Going back to 2011, no one has forgotten that Portugal requested financial assistance from the EU, the Eurozone Member States and the IMF. In exchange for financial aid, Portugal has committed to an adjustment program which is composed essentially of fiscal consolidation measures.
One of the measures adopted by the government, despite all the contestation of opposition parties and entrepreneurs, was the increase of VAT in the restaurants sector from 6% to 23% (which is the maximum rate of VAT in our country) since the beginning of 2012.
According to a recent government study, the increase in the VAT rate has fulfilled the objective of fiscal consolidation: the VAT revenue increased by 109% compared to 2011. However, this analysis would be too simplistic and therefore we should look at the other side of the story.
First of all, the VAT revenue increased not only due to the change in VAT rate but also due to other measures adopted to combat tax evasion and to ensure greater efficiency of tax administrations. Additionally, we have to take into account that an increase in the VAT rate may lead to a decrease in the activity of the sector and therefore this effect may partially cancel out the increase in government revenue. Combining these two factors, Paulo D’Anunciação claimed that “less VAT, and less bankruptcies, and equal control would have led to a higher increase in government revenue”.
Another question that might be raised is why the opposition parties and associations of entrepreneurs were against this type of policy. They argued that this policy would lead to the bankruptcy of restaurants and would increase the unemployment. Two years later, the effects of this policy seem to give support to opposition parties. The Business Volume Index decreased by 12,3% compared to 2011; additionally, the number of unemployed workers with origin in this sector increased by around 14% compared to 2011. It is true that both indicators followed a negative trend since 2009, but the current policy has accentuated the crisis in that sector.
Notice that, intuitively, there were losses of welfare for consumers and producers. On the one hand, consumers face higher prices than before; on the other hand, entrepreneurs face a lower demand and some of them were forced to shut down. In other words, the increase in the government revenue had as cost the reduction of consumers’ and producers’ welfare. However, in that study or in the news, there is nothing about the “deadweight loss”. We know that the raise in taxes lead to a higher efficiency loss because it distorts the agents’ behavior. It’s another negative effect of this policy that we should keep in mind.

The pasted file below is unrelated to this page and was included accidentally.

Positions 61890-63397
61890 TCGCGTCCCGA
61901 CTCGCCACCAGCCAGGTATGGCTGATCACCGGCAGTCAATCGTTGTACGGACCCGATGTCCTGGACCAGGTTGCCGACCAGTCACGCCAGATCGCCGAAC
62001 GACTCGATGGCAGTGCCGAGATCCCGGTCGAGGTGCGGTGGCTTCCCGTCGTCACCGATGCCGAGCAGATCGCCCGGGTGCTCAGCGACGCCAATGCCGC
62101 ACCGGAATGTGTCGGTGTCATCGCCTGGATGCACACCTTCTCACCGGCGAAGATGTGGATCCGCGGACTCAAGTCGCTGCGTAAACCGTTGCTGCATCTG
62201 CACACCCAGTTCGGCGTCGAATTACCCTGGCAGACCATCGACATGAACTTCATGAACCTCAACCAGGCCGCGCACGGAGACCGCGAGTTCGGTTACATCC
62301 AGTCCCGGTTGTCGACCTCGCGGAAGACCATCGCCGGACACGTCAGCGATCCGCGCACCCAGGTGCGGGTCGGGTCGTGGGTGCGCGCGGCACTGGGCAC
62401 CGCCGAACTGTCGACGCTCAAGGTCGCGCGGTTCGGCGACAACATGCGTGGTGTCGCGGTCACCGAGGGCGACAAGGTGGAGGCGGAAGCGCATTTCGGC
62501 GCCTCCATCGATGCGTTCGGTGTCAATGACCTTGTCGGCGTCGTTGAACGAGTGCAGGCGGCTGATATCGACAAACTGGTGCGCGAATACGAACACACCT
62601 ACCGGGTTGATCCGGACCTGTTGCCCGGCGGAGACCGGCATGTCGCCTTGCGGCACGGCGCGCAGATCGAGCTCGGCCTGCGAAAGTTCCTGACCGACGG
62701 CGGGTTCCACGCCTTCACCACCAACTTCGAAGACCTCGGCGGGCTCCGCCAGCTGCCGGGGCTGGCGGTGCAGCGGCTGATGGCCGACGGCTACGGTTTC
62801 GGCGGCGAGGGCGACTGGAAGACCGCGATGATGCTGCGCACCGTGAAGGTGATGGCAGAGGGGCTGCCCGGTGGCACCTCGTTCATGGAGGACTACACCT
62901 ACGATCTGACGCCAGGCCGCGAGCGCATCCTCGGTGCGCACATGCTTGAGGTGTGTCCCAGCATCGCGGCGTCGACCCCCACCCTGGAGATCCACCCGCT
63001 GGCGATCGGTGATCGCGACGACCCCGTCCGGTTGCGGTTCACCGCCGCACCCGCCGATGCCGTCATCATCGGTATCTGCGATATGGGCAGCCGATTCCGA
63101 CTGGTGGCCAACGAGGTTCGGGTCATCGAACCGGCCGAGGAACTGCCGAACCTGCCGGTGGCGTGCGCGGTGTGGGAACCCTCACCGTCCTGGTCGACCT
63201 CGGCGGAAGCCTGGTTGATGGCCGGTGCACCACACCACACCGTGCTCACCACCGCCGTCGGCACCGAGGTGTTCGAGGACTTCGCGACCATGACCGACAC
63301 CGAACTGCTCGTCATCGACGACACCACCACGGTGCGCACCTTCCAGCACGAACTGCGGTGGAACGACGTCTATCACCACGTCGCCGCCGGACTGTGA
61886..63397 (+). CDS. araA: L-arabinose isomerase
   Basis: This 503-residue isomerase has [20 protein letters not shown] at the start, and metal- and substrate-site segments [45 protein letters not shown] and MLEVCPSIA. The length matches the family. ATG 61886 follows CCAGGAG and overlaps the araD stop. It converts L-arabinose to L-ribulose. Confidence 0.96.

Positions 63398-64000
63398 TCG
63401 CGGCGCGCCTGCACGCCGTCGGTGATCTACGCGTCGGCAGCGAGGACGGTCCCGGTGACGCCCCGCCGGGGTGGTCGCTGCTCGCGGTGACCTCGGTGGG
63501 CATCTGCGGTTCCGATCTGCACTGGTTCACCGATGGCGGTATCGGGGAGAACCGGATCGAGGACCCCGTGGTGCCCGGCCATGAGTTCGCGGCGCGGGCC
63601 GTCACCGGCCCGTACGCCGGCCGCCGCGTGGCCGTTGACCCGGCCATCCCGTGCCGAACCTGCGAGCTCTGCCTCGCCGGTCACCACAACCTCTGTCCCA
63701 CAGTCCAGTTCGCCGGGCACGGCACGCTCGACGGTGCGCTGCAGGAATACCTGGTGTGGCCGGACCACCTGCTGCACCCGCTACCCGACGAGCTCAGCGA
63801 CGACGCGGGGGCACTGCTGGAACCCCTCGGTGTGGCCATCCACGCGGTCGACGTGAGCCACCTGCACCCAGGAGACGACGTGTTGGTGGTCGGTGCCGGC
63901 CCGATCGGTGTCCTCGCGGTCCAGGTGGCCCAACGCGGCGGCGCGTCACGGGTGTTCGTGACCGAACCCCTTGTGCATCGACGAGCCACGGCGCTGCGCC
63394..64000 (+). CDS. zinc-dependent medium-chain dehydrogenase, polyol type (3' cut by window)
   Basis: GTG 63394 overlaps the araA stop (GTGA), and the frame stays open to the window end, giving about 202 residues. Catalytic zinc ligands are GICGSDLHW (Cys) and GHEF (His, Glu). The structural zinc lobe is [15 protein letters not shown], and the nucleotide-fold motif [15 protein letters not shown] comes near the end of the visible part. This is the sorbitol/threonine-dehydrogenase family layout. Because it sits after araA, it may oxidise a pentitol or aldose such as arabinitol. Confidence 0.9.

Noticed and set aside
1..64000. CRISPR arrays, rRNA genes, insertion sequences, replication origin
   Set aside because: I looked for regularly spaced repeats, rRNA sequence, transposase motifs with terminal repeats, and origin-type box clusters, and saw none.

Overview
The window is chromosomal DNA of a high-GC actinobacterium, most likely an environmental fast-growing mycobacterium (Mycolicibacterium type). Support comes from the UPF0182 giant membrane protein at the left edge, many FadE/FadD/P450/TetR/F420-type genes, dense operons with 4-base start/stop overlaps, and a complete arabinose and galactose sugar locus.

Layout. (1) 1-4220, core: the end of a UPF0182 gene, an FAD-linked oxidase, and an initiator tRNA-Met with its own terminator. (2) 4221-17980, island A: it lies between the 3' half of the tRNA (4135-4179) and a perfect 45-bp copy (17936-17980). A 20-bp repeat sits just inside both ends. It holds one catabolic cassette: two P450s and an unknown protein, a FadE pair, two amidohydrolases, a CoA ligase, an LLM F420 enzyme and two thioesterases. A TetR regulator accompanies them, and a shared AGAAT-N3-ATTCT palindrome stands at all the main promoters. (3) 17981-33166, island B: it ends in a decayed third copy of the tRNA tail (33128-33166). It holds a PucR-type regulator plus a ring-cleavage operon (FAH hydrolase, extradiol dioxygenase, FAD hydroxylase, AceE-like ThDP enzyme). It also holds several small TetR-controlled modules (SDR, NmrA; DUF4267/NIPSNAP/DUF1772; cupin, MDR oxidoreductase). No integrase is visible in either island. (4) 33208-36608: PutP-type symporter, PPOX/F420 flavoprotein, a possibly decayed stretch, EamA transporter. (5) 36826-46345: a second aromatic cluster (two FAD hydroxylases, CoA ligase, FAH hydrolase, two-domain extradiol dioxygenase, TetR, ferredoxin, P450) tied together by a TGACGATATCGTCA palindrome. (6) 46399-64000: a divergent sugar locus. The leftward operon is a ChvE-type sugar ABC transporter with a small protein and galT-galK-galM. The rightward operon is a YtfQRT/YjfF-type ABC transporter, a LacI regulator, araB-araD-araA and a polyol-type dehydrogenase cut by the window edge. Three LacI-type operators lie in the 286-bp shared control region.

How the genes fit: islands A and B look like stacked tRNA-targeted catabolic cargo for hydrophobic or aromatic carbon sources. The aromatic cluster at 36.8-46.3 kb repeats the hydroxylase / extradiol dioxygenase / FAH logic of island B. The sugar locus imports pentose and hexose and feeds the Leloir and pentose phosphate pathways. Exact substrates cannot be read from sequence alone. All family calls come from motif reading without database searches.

Besides this, some international studies also defend low VAT rates for some sectors, in particular for those who use low skill workers (e.g. restaurants sector). Among the main reasons is the concern of avoiding a rise in unemployment. Additionally, it is also interesting to see that other countries under financial assistance (Greece, Ireland and Cyprus) apply reduced VAT rates in the restaurants sector, as well as all the countries of the Mediterranean culture.
In conclusion, the government should have adopted alternative measures to get extra revenue (e.g. the other assisted countries were not also forced to implement that measure). The sector of the restaurants sector is a very particular one and an excessive increase of VAT caused destructive effects. This is consistent with one of the conclusions of the last government study: we should go back to the initial tax policy in the restaurants sector.
Filipe Silvério, #617